(“The Mighty Fortress”)
by Muhammad al-Jazri, may Allah be pleased with him
Completed during the siege of Damascus
20 Dhul Hijjah 791 / 9 December 1389
O Allah, unite our hearts
and set aright our mutual affairs,
guide us in the path of peace.
Liberate us from darkness by Your light,
save us from enormities whether open or hidden.
Bless us in our ears, eyes, hearts, spouses, and children.
Turn to us; truly you are Oft-Returning, Most Merciful.
Make us grateful for Your bounty and full of praise for it,
so that we may continue to receive it
and complete Your blessings upon us.

~17th Century Sabbath Prayer

The Hebrew phrase tikkun olam means “healing the world”. A central belief of Judaism is that each generation must pray and work in partnership with God towards universal harmony and peace.

Peace to you, ministering angels, messengers of the Most High,
From the King of kings, the Holy One, blessed be He.
Enter in peace, angels of peace, messengers of the Most High,
From the King of kings, the Holy One blessed be He.
Bless me with peace, angels of peace, messengers of the Most
High, from the King of kings, the Holy One blessed be He.
Depart in peace, angels of peace, messengers of the Most High,
From the King of kings, the Holy One, blessed be He.


Past Programs


Deborah Plummer, Ph.D. “ Radical Respect in Troubling Times”

November 13, 2018

Dr. Plummer, ’74 graduate from Notre Dame College and Vice-Chancellor at UMass Medical in Boston, also serves as Chief Diversity Officer. Recognizing the explosive race, immigration, religious liberties, and gender equality issues in society, Dr. Plummer suggests deepening one’s self-awareness becomes a critical element in order to increase respect for differences.  She notes, as we interface with others and pull from our own multiple and intersecting identities, we can explore how we can foster the three components of respect: admiration, dignity and civility… even with those with whom we most vehemently disagree. 

Read more about Deborah Plummer.


John Prendergast: “10 Building Blocks for Making a Difference in the World & in Your Neighborhood”

November 16, 2017

John is the author or co-author of severak books.  His latest book, Unlikely Brothers, is a dual memoir co-authored with his first “little brother” in the Big Brothers/Big Sisters program out of Washington D.C.. His presentation focused on local work in the Big Brothers/Big Sisters program and international work done in Africa.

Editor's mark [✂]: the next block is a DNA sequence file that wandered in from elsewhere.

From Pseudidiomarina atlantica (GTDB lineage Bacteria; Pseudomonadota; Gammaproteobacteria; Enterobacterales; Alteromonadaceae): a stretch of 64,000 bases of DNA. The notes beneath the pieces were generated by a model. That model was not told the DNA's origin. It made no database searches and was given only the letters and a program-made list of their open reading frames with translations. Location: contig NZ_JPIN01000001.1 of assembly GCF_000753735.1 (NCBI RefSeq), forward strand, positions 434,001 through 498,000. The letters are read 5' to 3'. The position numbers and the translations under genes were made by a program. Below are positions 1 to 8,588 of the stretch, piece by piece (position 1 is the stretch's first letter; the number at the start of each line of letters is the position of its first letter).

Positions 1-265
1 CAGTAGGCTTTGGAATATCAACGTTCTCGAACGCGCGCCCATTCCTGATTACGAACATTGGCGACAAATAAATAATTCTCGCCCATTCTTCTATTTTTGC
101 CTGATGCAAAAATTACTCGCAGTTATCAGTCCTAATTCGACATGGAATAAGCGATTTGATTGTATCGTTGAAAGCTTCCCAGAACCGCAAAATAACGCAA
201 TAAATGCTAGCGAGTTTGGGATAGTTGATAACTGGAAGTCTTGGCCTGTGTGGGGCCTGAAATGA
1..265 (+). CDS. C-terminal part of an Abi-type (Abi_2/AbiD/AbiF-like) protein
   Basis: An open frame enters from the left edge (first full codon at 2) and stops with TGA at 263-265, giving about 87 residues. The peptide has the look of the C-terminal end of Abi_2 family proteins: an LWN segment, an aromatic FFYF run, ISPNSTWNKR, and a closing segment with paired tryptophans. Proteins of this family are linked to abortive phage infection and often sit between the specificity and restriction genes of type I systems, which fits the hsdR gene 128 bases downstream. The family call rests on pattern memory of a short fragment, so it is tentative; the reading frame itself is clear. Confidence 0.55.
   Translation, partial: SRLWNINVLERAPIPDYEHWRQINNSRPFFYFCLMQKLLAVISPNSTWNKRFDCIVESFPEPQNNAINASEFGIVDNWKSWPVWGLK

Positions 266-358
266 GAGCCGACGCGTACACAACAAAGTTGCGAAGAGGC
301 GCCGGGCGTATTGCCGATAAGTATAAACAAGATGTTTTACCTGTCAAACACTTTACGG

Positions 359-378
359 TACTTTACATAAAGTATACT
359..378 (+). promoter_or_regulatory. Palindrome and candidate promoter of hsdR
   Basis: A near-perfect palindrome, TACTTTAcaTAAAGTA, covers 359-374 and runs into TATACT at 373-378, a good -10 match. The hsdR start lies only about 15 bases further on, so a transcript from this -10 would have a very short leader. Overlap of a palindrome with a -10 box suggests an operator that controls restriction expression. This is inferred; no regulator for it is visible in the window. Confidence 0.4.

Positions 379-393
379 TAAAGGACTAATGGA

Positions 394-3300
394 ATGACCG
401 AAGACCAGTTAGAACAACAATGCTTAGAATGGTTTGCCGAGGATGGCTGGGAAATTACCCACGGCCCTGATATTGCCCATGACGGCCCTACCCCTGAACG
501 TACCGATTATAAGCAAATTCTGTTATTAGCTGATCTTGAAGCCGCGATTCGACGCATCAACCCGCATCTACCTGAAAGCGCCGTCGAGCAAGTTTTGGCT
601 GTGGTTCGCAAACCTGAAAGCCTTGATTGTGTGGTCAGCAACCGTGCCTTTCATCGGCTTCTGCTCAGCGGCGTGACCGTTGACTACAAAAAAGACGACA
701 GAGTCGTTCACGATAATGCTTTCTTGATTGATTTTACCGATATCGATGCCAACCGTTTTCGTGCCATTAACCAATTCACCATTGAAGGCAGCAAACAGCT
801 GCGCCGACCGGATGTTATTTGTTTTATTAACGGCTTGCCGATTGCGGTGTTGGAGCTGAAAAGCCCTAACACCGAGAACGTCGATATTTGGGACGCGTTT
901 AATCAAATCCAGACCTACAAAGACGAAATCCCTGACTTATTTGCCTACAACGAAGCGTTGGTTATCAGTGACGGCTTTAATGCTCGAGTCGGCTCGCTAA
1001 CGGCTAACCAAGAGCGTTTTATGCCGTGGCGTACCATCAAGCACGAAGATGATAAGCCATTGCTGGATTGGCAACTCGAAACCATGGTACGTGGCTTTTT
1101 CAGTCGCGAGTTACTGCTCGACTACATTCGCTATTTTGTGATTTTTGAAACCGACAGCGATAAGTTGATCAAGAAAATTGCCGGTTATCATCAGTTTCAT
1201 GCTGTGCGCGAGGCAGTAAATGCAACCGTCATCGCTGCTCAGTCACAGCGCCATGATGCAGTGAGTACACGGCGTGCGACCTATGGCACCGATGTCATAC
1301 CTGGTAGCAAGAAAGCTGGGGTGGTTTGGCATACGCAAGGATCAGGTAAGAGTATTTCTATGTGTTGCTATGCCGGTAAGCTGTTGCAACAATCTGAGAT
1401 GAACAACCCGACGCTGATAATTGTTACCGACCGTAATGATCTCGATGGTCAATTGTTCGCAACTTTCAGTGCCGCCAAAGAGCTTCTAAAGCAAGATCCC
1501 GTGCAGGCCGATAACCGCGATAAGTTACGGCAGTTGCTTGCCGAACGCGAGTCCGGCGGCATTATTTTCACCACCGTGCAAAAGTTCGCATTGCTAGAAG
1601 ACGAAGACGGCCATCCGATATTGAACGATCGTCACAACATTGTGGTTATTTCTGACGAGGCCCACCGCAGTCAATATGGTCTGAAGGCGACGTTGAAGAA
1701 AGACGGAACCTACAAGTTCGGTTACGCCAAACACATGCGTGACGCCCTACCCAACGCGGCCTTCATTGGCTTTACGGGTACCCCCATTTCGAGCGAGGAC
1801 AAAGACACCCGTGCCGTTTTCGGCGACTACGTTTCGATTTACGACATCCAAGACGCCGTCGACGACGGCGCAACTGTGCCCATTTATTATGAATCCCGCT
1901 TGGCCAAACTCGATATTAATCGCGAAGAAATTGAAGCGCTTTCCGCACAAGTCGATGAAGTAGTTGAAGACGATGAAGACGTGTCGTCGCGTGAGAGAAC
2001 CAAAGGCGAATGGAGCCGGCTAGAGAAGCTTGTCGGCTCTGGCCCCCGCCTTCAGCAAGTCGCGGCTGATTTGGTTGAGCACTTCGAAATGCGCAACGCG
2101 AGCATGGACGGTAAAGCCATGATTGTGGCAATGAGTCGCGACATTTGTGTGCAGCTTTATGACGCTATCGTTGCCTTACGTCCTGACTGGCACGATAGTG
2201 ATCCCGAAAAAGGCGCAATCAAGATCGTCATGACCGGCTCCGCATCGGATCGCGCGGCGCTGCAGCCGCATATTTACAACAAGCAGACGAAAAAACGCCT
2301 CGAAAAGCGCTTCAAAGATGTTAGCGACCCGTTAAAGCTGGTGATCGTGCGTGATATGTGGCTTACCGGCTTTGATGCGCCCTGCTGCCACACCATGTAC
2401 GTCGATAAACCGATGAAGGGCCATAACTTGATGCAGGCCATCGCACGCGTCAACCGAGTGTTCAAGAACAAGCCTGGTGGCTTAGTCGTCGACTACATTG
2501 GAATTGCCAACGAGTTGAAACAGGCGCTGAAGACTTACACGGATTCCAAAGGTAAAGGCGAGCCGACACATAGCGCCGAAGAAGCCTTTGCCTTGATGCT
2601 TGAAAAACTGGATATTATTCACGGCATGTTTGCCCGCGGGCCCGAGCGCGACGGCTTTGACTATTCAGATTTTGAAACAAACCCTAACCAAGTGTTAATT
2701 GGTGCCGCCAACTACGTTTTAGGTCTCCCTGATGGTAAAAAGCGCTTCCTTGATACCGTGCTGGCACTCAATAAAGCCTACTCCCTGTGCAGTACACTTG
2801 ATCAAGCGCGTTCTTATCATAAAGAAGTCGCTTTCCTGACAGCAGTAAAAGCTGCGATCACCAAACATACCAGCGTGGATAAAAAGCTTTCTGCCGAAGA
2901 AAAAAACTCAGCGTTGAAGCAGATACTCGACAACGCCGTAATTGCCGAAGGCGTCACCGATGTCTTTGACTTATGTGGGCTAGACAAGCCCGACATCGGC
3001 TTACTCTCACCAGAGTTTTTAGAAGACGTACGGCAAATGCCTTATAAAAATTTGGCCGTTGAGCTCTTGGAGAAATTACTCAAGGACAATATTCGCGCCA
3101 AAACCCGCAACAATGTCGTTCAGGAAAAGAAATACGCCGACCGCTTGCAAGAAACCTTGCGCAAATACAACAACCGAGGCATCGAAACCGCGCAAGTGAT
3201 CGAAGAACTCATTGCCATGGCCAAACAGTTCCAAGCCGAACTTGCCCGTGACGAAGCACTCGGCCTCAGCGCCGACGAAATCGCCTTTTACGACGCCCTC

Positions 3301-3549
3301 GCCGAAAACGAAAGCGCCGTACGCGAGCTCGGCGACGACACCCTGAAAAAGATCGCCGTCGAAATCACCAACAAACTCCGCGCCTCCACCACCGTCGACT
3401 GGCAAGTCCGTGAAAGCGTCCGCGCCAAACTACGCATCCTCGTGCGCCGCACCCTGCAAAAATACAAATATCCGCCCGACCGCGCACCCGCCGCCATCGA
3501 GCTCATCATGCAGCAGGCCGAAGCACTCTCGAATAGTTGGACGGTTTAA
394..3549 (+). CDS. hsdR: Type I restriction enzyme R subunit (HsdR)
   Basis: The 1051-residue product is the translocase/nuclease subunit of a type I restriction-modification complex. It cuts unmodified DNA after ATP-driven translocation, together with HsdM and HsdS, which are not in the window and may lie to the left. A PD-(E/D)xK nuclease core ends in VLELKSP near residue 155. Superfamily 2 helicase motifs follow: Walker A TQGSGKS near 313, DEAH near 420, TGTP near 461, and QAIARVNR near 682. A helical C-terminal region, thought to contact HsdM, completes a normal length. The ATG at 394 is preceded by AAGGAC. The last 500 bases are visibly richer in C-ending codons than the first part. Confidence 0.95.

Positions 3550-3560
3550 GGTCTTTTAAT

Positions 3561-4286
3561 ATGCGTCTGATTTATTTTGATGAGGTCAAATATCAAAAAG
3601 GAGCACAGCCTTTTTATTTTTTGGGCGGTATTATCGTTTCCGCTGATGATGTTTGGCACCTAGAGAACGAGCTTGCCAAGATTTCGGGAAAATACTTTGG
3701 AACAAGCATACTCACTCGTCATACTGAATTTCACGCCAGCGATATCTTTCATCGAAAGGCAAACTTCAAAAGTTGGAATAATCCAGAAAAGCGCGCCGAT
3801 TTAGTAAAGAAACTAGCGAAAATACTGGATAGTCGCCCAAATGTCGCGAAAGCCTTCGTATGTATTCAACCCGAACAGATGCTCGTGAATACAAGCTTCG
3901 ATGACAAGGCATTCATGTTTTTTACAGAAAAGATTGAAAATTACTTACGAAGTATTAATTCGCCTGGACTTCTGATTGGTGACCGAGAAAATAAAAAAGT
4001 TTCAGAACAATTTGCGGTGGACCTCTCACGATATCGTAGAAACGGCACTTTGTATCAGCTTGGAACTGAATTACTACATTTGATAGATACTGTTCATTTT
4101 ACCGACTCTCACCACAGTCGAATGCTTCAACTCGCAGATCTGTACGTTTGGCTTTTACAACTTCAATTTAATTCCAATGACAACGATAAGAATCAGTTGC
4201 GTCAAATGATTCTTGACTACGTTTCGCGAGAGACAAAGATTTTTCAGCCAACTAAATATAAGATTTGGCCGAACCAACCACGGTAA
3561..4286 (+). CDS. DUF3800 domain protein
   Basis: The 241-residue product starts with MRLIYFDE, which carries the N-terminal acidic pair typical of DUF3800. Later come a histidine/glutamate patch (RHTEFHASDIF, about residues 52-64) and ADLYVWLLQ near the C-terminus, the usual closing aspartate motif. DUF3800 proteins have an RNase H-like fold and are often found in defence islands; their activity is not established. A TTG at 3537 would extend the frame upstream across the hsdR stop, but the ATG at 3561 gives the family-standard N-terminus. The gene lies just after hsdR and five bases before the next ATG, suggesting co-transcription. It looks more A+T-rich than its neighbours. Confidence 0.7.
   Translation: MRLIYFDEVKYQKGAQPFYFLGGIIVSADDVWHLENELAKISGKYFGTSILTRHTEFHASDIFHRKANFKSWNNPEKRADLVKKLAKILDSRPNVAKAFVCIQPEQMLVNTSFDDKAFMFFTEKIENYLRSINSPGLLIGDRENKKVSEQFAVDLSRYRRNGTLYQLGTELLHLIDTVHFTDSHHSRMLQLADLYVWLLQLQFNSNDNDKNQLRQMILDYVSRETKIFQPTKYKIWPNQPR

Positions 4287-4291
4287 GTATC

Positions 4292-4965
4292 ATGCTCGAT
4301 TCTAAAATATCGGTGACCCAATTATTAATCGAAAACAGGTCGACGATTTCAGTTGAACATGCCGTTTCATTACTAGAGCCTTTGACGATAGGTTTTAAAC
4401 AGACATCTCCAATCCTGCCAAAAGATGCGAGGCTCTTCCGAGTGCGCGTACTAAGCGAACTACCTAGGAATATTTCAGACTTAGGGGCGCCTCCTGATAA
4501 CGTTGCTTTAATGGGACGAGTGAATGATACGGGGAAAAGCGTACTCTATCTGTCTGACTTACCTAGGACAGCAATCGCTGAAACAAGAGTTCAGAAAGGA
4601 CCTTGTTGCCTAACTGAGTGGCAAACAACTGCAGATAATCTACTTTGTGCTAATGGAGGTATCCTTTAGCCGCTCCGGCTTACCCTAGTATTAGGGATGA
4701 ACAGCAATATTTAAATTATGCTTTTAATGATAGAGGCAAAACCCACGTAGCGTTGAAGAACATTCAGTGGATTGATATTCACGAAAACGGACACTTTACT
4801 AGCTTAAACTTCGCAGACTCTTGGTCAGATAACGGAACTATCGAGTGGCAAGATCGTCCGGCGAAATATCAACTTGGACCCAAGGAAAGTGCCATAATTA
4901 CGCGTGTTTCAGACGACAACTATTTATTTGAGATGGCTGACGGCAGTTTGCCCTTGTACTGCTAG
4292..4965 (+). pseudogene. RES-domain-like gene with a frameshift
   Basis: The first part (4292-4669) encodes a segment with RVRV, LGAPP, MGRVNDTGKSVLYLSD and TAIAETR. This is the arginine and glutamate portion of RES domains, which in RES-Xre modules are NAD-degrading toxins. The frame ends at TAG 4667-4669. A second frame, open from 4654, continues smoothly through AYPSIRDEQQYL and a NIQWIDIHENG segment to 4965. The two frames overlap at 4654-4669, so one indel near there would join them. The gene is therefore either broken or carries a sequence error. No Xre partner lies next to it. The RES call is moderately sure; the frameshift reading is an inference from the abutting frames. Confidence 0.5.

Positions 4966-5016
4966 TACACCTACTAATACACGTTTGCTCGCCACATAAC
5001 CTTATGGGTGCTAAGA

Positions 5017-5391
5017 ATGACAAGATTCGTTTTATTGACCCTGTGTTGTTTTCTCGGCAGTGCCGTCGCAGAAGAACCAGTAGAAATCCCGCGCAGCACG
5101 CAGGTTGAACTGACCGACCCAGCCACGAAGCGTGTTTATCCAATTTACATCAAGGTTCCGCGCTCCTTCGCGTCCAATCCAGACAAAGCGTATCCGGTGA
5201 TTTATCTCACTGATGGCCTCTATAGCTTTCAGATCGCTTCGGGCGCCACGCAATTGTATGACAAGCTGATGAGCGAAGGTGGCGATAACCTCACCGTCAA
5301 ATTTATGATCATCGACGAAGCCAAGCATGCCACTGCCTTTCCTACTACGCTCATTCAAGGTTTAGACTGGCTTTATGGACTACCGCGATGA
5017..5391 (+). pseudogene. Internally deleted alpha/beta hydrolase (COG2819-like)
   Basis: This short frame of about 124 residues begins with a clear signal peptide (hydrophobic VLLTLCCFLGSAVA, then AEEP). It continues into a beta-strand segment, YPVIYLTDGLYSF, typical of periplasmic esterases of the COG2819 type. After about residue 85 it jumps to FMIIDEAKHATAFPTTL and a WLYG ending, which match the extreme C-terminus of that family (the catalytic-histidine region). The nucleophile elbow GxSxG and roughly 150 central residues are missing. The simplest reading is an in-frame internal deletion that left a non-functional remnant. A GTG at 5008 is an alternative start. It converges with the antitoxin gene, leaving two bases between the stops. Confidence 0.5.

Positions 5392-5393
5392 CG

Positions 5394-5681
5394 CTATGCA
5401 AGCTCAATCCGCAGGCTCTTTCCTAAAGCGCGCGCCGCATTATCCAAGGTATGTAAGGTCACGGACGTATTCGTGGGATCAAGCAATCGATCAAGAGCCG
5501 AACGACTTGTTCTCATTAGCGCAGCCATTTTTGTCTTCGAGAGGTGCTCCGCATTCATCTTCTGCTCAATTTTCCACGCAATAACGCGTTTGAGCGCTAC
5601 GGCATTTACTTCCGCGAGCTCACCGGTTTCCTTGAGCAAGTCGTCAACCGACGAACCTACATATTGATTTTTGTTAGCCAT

Read more about John Prendergast.


Father Greg Boyle, S.J.: “There is no Them and Us: Why a Sense of Compassion Matters in our World”

November 17, 2016

Fr. Greg Boyle, social activist and author of Tattoos on the Heart, spoke about his transformative work with the gangs in L.A. and the power of compassion in face of a world more willing to see difference than kinship.

Read more about Greg Boyle.


Rabbi Brad Hirschfield: "You Don't Have to be Wrong for Me to be Right"

November 12, 2015

Hirschfield is the author of You Don't Have to be Wrong for Me to be Right: Faith Without Fanaticism, in which he chronicles his personal faith journey and identifies with Abraham's call. Hirschfield also documents his journey from a liberal Jewish home in upstate New York to join a radical group of Jewish settlers seeking to regain biblical borders in Israel.

Read more about Rabbi Hirschfield and his lecture.


Eboo Patel: “Interfaith Cooperation: Why Religious and Non-religious Diversity Matters in the 21st Century”

November 6, 2014

Patel is the founder and president of Interfaith Youth Core (IFYC), an organization that is building the interfaith movement on college Campuses The Better Together youth leadership movement develops in young adults the skills to enter the world of interfaith work and dialogue.

Patel is a widely read author. His books, Acts of Faith I(2007) and Sacred Ground: Pluralism, Prejudice, and the Promise of AmericaI(2012) are very accessible. Regarded as a young Muslim visionary, Patel’s core belief is that religion is a bridge of cooperation rather than a barrier of division. He’s inspired to build this bridge by his faith as a Muslim, his Indian heritage and his American citizenship.